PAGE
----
Tuesday, January 01, 2008
From The Chicago Sun-Times…
The Rev. King’s message still leads us toward true justice
By JESSE JACKSON
A new year beckons. A fresh start. A new direction. After the calamities of the past months -- from Iraq to the mortgage crisis, from Katrina’s stain to our prisons’ shame -- we take hope from the new day. In 2008, we will elect a new president and a new Congress. Hope cometh in the morning.
This year also marks the 40th year after the assassination of the Rev. Martin Luther King. King’s words will be heard in commemorations from Shanghai to Soweto.
Why is he so honored? He held no political office. He amassed no great financial wealth. He led neither military forces nor global corporations. In his life, he was arrested, reviled, denounced and investigated. He disrupted not simply the segregationists such as Bull Connor but also the liberals such as Kennedy and Johnson.
We remember King because he helped to lead a great movement. His armies were committed but unarmed, engaged but dedicated to nonviolence. King’s greatness came from his faith: “the substance of things hoped for, the evidence of things not seen.” His faith in the Maker gave him immense hope for the better angels of God’s creation.
King understood that great leaders do not forge change, that oppressors, even the most enlightened of them, do not give the oppressed their freedom. Only people in motion can force real change. The oppressed must demand their freedom, struggle for it, sweat for it, sacrifice for it -- and force the oppressor to react.
King labored during the presidencies of Kennedy and Johnson. Kennedy’s election in 1960 sparked great anticipation. But Kennedy’s grace and Johnson’s forceful brilliance were not enough to drive real change. Conservatives opposed change forcefully. Liberals wanted change, but in all deliberate speed, slowly, without disruption. King was a liberator, not a liberal; he understood the “fierce urgency of now.”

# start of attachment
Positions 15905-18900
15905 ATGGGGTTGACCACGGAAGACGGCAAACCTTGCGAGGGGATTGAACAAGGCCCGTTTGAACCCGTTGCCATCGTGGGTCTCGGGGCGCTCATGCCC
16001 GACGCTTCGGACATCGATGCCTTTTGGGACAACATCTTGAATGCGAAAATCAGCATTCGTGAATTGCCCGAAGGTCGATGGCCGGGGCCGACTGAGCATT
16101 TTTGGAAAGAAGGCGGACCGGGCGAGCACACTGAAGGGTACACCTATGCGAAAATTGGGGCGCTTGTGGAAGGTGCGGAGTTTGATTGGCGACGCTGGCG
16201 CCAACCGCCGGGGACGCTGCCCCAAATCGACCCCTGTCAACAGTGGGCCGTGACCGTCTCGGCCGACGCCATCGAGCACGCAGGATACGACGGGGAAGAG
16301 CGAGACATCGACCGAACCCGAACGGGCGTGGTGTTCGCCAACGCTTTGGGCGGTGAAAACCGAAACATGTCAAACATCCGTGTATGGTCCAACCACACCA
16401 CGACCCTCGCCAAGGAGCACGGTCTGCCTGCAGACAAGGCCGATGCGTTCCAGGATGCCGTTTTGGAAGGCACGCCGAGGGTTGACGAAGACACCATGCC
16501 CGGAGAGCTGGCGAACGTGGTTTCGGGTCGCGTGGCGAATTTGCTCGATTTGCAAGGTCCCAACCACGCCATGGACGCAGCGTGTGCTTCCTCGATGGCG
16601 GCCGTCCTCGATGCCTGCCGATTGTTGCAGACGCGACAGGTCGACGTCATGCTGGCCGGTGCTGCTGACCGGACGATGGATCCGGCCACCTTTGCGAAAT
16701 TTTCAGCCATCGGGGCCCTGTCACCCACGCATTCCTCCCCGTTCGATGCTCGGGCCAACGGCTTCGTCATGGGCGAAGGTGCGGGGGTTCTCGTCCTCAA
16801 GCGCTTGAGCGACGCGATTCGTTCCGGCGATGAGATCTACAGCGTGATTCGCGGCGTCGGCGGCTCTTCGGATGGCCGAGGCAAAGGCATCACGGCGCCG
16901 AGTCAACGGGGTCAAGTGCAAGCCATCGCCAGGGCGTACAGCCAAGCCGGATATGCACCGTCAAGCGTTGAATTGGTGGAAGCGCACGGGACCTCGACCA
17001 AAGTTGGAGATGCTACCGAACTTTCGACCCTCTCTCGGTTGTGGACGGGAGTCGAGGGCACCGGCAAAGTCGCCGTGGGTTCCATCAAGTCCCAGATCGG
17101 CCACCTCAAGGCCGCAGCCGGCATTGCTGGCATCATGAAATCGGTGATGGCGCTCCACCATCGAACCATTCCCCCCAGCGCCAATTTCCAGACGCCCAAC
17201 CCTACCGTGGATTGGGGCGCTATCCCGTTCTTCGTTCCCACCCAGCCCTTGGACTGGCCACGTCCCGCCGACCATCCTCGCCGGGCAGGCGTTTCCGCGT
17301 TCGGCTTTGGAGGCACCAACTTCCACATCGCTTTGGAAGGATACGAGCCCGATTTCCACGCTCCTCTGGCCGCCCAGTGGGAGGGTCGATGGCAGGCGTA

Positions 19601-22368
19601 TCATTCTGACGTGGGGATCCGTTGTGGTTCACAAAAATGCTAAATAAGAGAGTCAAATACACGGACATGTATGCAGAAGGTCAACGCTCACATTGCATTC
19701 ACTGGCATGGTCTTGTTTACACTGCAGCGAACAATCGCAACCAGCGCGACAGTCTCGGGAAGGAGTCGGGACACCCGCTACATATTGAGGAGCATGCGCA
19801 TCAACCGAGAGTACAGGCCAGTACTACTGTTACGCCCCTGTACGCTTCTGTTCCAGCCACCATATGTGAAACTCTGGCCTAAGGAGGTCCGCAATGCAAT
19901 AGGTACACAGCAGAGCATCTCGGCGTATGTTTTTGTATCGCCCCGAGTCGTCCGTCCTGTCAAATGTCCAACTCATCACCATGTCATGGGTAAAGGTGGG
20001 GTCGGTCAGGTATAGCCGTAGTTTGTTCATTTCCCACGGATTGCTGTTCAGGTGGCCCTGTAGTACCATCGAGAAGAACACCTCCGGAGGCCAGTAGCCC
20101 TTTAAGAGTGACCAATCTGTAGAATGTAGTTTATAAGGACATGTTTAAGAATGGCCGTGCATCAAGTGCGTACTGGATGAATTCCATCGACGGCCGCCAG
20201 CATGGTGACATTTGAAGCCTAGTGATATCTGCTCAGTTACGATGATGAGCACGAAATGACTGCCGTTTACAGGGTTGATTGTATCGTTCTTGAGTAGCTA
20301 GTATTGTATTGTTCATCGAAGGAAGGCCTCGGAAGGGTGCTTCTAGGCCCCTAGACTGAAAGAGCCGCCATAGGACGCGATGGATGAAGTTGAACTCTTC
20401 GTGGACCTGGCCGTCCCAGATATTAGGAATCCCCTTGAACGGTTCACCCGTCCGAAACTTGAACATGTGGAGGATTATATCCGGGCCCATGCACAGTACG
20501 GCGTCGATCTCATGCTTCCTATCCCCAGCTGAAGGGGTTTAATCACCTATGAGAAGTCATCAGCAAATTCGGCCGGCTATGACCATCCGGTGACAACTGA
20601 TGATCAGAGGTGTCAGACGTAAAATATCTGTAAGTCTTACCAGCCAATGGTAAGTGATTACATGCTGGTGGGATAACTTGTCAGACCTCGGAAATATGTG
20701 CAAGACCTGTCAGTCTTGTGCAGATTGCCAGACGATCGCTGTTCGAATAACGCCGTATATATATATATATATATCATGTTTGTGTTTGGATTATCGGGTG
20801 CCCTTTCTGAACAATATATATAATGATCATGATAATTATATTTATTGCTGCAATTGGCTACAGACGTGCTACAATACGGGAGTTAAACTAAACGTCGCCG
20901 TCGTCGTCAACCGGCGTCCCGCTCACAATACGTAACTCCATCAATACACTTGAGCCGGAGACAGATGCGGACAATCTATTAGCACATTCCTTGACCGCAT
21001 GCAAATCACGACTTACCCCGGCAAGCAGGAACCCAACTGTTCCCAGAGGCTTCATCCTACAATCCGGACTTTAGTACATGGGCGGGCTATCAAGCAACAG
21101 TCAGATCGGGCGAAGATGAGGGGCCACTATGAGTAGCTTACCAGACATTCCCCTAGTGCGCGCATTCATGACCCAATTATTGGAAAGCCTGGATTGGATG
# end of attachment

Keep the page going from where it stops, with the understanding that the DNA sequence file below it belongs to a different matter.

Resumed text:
If you try to start a fire with green wood by lighting paper on top of it, you’ll get a small flame and some smoke, but the fire won’t catch. Fires grow hot only when built from the bottom up, with the match igniting the dry kindling beneath the dense logs. King understood that. Kennedy and Johnson might provide light at the top, but change would come only if the movement he helped lead could ignite the kindling at the bottom.
The civil rights movement pushed Kennedy and Johnson to go further and faster than they had ever imagined -- the Civil Rights Act, the Voting Rights Act, the end of legal apartheid. But King understood that equal opportunity was not enough: “Despite new laws, little has changed. … The Negro is still the poorest American -- walled in by color and poverty. The law pronounces him equal -- abstractly -- but his conditions of life are still far from equal.”
So he kept extending the argument. In his final months, he was organizing a poor people’s campaign, bringing people together across lines of race, region and religion, to march on Washington for basic economic rights. As part of this struggle, he went to Memphis to march with sanitation workers striking for a decent wage. King gave his life in the struggle to empower working people -- an agenda even more pressing in this day.
Now, we feel the same anticipation. Change is coming. But let us remember what King taught us. Change will come only if it is built from the bottom up, only when people of conscience join those in need and mobilize to drive that change. That is the great hope for the New Year. Happy New Year, everybody.